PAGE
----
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“Israel is currently observing the one-year anniversary of its transition government, hoping that the third round of elections in March 2020 will be the last for a while. Israeli law contains clear rules regarding how the cabinet is created. The president imposes the mission on the Knesset member with the highest chances for gathering enough supporters to create a majority coalition and swear in a new government. The premier is tasked with serving his or her constituency as well as those who did not vote for him or her. But under Prime Minister Benjamin Netanyahu’s tenure, these goals were forgotten. He does not hesitate to disperse the Knesset when it suits him personally, for example to promote a legal change to serve his own interests. He acts like a lone ruler.
The media focus on the new elections, the third in less than a year, has distracted the public from the fact that the elections held in April were also moved up: Netanyahu wanted to outsmart the attorney general and force him to delay publicizing his indictment decision. Since then, the attorney general has submitted his indictment to the Knesset chairman. That means that Netanyahu will stand trial unless he reaches a plea bargain or receives immunity from the Knesset. Meanwhile, Netanyahu continues to make his own rules.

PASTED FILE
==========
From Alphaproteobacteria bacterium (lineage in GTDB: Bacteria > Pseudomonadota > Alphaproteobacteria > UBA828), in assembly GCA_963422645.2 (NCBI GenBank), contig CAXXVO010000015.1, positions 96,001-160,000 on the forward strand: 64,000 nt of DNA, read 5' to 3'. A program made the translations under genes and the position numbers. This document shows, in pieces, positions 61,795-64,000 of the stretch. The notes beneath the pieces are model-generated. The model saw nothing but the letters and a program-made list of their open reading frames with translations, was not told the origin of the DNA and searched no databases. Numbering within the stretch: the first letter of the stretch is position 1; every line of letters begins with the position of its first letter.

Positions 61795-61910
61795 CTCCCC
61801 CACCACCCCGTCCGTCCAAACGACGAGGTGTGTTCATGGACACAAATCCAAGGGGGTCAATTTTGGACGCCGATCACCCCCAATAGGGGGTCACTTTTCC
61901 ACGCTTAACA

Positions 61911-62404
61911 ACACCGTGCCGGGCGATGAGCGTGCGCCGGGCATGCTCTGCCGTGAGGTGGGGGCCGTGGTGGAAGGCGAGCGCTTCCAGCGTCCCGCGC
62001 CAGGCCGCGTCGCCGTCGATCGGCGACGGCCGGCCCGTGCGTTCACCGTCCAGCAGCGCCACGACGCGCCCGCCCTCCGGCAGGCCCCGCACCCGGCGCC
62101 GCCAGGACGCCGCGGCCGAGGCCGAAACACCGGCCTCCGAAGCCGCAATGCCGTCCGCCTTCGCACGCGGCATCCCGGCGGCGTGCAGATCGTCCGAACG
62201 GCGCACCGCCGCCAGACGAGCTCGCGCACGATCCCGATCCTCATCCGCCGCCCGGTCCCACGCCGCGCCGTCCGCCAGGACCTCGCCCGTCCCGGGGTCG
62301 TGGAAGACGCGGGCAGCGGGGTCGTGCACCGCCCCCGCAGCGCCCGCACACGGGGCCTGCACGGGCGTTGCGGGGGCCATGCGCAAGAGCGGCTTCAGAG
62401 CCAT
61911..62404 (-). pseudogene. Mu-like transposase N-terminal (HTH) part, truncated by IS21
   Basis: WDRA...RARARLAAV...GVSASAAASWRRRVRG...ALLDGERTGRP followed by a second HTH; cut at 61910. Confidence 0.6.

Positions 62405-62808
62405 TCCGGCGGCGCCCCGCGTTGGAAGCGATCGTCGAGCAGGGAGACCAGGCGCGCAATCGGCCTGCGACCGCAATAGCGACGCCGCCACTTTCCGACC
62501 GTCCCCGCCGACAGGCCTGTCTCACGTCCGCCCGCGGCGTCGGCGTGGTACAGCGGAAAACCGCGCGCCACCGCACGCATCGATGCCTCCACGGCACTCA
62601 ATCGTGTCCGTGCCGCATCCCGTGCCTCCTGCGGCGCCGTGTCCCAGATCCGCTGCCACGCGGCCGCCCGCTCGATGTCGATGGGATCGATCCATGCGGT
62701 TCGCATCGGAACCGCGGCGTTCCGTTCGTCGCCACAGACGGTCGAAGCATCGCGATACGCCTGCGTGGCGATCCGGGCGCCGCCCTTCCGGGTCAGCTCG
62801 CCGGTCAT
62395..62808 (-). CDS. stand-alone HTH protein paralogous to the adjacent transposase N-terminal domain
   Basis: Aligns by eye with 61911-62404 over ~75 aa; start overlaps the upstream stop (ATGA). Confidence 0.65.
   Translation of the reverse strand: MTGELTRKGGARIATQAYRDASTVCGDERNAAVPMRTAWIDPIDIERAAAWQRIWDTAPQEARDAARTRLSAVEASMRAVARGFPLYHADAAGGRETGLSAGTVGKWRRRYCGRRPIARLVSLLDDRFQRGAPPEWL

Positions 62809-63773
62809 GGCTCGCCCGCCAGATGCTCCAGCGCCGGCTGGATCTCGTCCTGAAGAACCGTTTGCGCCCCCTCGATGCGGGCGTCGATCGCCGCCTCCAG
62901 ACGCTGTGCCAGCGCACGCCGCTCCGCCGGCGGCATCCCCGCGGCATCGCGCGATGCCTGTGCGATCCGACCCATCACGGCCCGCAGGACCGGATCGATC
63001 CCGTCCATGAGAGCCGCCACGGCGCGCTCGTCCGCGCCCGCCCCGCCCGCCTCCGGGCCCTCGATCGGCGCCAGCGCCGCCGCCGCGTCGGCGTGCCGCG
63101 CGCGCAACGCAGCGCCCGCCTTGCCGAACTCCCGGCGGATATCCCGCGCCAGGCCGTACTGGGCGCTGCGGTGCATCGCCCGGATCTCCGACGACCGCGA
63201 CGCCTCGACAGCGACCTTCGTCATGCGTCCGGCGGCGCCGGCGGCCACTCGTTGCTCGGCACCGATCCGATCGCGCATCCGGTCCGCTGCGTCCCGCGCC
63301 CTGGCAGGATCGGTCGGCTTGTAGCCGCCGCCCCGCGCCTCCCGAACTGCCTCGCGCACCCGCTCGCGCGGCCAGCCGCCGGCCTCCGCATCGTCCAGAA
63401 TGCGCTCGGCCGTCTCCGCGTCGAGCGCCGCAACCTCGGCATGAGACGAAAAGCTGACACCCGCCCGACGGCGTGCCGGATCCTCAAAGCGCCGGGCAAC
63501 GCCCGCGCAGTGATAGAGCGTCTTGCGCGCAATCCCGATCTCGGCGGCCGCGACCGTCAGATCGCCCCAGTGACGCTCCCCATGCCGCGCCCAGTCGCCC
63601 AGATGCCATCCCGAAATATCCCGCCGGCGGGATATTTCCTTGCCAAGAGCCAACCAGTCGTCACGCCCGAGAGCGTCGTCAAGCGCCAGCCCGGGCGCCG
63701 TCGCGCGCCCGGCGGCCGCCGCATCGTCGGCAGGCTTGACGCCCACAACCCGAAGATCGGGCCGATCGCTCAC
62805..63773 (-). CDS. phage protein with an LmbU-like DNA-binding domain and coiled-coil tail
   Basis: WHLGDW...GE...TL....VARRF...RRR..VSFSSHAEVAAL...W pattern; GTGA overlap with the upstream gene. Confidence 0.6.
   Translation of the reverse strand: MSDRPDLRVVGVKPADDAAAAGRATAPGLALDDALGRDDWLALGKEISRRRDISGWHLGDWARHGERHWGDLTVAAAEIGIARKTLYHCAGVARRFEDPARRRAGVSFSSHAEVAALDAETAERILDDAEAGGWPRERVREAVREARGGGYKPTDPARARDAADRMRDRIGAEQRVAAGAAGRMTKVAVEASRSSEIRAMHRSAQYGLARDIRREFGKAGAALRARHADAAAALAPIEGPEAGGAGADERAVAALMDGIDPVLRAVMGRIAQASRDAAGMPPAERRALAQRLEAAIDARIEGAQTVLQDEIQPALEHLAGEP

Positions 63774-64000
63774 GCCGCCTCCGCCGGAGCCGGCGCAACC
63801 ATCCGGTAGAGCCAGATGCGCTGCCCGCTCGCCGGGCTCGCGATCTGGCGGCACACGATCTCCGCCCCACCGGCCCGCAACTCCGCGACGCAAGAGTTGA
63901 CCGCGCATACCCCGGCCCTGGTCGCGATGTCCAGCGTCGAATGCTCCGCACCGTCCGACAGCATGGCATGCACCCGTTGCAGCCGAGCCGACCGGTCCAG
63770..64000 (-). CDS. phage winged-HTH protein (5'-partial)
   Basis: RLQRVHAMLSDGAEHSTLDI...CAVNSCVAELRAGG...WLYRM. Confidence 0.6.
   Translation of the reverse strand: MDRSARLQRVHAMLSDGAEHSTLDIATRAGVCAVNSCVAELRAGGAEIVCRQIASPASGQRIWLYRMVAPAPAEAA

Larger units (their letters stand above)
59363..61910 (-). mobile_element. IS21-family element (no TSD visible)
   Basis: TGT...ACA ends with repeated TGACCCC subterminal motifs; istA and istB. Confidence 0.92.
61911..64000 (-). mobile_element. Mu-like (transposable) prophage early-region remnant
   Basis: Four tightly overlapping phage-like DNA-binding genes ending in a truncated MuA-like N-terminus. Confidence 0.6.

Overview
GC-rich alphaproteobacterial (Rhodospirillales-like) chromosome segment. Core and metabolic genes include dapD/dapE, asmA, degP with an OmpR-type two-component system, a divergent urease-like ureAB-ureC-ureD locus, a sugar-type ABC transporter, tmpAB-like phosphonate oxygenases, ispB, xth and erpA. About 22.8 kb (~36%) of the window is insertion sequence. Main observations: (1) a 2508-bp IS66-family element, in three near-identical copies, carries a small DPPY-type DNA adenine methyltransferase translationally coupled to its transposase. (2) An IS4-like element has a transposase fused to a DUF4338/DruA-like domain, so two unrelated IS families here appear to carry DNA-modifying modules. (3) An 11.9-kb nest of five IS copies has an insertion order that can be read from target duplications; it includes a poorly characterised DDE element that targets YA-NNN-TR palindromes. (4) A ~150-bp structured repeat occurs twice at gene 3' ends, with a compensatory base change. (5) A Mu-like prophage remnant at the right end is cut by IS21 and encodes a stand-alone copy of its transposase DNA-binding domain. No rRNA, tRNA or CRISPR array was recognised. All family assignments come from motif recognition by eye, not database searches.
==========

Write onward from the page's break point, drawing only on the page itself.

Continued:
Netanyahu won the office for the first time in 1996, after his Prime Minister Yitzhak Rabin’s assassination. In the direct elections, Netanyahu succeeded in defeating Shimon Peres by only 29,457 votes. At the time, I was a political correspondent on Israeli television’s Channel One. I saw Netanyahu, shocked by his unexpected achievement, close himself up with his advisers and associates and send them out on diplomatic missions. Attorney Yitzhak Molcho (a partner of Netanyahu’s cousin, attorney David Shimron) became the prime minister’s chief diplomatic emissary. Netanyahu asked Molcho to go to Gaza to meet PLO leader Yasser Arafat about the Oslo Accords that Netanyahu had promised to destroy.”
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